Proving the strategic weight of L&D to stakeholders isn’t an easy task. There’s also no silver bullet to place L&D firmly as a business partner—L&D need to do that themselves. One of the tricks of the trade to help do this is a training evaluation report.
It outlines in plainest terms and greatest detail the employee and business performance impacts that a training program has achieved. Sound too good to be true? There’s still a lot of data to be collected and analysis to be done in order to create a truly valuable evaluation report.
We’ve included a free training evaluation report template for you in this guide, as well as a detailed look at the criteria and methods of analysis you’ll want to use.
What is a training evaluation report?
Training evaluation is the systematic process of assessing a training program to determine training effectiveness.
If that wasn’t enough “training” in one sentence, a training evaluation report outlines the business and performance impacts of a training program.
- The rationale for and context of the training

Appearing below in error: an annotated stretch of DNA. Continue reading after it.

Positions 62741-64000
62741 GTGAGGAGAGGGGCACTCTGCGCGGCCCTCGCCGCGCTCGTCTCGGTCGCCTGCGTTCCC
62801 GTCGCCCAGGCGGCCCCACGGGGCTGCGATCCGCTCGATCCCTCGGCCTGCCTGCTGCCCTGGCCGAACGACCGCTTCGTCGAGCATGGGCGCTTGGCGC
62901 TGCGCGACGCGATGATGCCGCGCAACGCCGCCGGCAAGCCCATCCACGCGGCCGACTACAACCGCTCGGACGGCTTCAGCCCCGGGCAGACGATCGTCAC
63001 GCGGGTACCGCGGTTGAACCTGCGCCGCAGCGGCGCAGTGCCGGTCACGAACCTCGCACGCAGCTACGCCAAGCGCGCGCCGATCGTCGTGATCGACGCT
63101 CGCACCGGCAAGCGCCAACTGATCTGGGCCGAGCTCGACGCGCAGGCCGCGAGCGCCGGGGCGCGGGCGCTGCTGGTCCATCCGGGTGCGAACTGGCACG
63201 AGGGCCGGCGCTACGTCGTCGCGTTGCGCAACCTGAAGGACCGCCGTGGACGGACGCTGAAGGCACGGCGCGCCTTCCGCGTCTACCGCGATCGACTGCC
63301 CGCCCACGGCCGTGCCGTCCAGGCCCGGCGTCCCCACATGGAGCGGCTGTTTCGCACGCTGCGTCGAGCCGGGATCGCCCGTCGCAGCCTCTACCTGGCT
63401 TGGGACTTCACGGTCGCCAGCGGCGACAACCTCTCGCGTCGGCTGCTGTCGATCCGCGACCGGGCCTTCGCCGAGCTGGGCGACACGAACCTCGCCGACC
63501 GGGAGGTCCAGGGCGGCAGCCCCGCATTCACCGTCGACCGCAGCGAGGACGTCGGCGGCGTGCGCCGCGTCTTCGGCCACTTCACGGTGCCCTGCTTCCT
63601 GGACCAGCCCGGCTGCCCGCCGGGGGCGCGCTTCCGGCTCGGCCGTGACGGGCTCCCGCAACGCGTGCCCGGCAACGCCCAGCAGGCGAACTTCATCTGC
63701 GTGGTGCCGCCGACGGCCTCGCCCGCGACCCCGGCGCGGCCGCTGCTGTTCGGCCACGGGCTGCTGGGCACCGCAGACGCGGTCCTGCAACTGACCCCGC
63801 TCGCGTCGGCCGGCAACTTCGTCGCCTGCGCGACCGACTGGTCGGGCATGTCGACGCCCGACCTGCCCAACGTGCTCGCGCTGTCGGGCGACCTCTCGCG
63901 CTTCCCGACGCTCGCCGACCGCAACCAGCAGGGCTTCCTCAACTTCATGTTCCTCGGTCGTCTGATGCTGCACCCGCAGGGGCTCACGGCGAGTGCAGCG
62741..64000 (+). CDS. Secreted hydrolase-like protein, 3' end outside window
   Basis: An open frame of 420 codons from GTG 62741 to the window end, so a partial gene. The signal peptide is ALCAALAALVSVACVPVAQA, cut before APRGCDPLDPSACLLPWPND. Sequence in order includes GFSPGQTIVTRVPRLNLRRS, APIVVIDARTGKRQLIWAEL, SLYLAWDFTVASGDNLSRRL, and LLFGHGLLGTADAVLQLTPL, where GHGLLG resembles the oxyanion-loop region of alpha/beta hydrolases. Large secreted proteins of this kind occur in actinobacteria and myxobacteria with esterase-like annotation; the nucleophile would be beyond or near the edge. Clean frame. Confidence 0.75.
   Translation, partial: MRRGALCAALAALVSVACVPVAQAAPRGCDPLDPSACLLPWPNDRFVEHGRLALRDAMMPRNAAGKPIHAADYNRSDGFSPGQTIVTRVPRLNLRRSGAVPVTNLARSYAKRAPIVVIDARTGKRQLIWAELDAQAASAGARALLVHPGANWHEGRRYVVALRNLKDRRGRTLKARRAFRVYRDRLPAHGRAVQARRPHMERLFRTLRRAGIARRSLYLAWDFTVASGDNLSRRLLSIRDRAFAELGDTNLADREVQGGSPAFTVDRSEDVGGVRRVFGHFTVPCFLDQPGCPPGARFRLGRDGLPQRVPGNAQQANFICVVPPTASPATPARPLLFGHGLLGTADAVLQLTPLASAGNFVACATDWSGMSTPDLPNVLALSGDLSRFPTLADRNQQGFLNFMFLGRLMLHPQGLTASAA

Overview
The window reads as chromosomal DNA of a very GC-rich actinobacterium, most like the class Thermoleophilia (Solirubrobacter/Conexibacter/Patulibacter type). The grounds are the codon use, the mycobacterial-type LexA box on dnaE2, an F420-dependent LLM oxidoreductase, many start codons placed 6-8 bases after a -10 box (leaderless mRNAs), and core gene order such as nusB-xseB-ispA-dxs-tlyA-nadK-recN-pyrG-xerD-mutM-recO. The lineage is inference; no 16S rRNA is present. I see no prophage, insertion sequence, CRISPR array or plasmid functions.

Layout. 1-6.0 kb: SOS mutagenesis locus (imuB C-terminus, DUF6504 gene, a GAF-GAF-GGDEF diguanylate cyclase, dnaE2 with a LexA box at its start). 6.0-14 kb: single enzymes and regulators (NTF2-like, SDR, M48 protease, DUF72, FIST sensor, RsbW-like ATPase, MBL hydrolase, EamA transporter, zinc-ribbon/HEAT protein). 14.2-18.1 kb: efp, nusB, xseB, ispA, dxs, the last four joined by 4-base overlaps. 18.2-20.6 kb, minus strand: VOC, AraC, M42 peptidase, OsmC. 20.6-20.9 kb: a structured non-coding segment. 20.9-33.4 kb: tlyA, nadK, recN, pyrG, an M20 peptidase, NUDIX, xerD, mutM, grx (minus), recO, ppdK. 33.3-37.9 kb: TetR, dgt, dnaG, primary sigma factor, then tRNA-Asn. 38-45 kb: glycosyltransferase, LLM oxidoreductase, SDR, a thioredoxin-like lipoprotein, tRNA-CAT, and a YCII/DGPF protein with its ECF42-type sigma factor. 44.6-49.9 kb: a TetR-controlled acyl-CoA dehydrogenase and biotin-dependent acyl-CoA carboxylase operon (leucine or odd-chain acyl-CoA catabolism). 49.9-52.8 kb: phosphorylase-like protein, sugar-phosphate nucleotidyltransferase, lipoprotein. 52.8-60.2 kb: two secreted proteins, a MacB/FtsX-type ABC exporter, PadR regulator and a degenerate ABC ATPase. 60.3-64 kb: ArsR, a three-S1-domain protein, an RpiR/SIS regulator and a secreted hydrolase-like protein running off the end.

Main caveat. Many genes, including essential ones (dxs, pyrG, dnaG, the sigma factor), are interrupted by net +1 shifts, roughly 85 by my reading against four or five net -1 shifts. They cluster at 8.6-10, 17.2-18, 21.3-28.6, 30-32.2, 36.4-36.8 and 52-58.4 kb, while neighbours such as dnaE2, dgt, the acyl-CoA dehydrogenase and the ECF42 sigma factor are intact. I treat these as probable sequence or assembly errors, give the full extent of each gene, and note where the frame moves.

- Brief overview of training delivery
- A list of learning objectives
- A list of participants and their training needs
- The evaluation model and method used
- An outline of the tangible impacts to employee and business performance.
Essentially, a training evaluation report justifies the value of a training program for employees, and thereby, their organisation.
What is the purpose of a training evaluation report?
Learning engagement and transfer of learning are two strategic L&D metrics that can feel rather elusive. Yet they are part and parcel of proving the value of L&D, both to employees (who you need to buy into and complete training) and stakeholders (aka your champions, change agents and those you’re answerable to).
But then that poses questions like:
- How you can be sure that training is effectively delivered?
- How do you know if employee training has a tangible impact on performance?
- How you can definitively present any data collected when it comes time to measure training ROI?
And that’s before you consider that most training and capability building initiatives aren’t successful because the training offered doesn’t align with the reality of how work gets done.